A nor’easter, also known as northeaster, is a type of cyclone that occurs along the east coast of North America. The name is derived from the strong northeasterly wind that blows in from the ocean and hit the eastern seaboard of the northern hemisphere. In North America, the term “nor’easter” is used to refer to the storm that impacts Atlantic Canada and the New England in the US. Nor’easter is often accompanied by snow or rain and can lead to coastal flooding or erosion. It usually develops in the months of October and March but it can also develop, though not common, during other months of the year.
Nor’easter usually develops from the difference in the Gulf Stream ocean current originating from the Atlantic Ocean and the masses of cold air that originate from Canada. That is, it often develops in the latitude between Georgia and New Jersey, approximately 100 miles west of East Coast and progresses northwestwardly, attaining maximum intensity near the Atlantic provinces of Canada and New England. The cold air rushing southwards meets the warm Gulf Stream current that is mostly 21 degrees Celsius. In the top atmosphere, the rising air is removed and replaced faster than the Atlantic air is replaced by the strong wind of the jet stream, leading to the development of the strong storms. The storm moves northeasterly on the East Coast past the Atlantic provinces of Canada and the New England.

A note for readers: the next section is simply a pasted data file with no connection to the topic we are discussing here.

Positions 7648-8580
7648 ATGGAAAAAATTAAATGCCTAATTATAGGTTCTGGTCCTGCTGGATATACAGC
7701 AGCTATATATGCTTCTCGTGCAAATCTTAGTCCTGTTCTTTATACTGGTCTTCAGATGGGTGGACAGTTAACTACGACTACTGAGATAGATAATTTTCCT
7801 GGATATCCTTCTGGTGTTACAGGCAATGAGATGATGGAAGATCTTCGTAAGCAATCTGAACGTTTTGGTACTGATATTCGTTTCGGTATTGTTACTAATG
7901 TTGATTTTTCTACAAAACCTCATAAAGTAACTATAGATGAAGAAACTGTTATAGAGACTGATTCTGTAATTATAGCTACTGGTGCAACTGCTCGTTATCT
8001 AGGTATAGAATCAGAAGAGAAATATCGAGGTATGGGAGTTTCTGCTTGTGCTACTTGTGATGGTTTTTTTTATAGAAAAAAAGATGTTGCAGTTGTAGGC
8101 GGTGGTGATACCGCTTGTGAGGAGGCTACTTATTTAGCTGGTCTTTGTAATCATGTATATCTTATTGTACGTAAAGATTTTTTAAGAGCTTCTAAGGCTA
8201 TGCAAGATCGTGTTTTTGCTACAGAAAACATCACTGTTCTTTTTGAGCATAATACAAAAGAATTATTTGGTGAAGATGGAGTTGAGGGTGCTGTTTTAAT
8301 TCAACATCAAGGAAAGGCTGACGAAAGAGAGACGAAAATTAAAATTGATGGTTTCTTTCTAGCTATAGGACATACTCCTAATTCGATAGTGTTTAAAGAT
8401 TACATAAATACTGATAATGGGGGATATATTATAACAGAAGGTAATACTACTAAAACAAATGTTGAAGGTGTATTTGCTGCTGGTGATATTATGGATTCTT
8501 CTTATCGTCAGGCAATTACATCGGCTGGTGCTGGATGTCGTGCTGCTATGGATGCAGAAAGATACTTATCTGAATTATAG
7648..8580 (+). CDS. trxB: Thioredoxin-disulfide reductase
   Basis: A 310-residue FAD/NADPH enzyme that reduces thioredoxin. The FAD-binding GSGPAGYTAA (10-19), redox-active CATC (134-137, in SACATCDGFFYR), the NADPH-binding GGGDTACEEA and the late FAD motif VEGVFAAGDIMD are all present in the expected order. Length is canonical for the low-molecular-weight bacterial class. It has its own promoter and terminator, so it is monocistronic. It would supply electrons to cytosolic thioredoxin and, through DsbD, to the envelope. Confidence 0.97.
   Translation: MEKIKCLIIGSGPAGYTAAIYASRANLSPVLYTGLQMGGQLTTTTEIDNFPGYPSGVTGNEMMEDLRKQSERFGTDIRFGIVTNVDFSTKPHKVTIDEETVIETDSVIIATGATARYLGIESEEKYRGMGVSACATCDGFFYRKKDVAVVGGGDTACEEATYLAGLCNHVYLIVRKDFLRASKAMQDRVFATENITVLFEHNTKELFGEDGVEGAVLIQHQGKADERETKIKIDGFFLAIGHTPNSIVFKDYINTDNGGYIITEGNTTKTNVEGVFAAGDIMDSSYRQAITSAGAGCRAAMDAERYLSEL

Nor’easter always brings precipitation in the form of snow and rain as well as a wind of gale force and rough sea that may lead to coastal flooding. The regions between Philadelphia, Washington DC, New York, and Boston are especially affected by the storm. The storms are mostly formed by the coming together of several other weaker storms.
As the nor’easter passes, the sun is often blocked out by thick, low-level, dark clouds. The temperature falls due to the effects of the cooler air from wind originating from the northeasterly direction. In the storm, the precipitation ranges from a torrential downpour to fine mists. Sometimes, the wind accompanying the storm is so strong that it is often mistaken for a hurricane. The only difference between a nor’easter and a hurricane is that hurricanes have narrow fields of strong winds that are concentrated at the center while nor’easter’s winds are normally spread out and center of the storm rarely take on the circular shape.
Examples of Nor’easters
Some of the popular nor’easters include the Great Blizzard of 1888 in the US which dropped over 40 inches of snow and killed 400 people mostly in New York. The Ash Wednesday Storm of March 1962 resulted in a severe tidal flooding and blizzard in the regions mid-Atlantic and New England, killing 40 people. The Great Appalachian Storm of November 1950 dropped more than 30 inches of snow along the eastern US, killing 353 people. Other nor’easters include Eastern Canadian Blizzard of March 1971 and the more recent July 2018 nor’easter.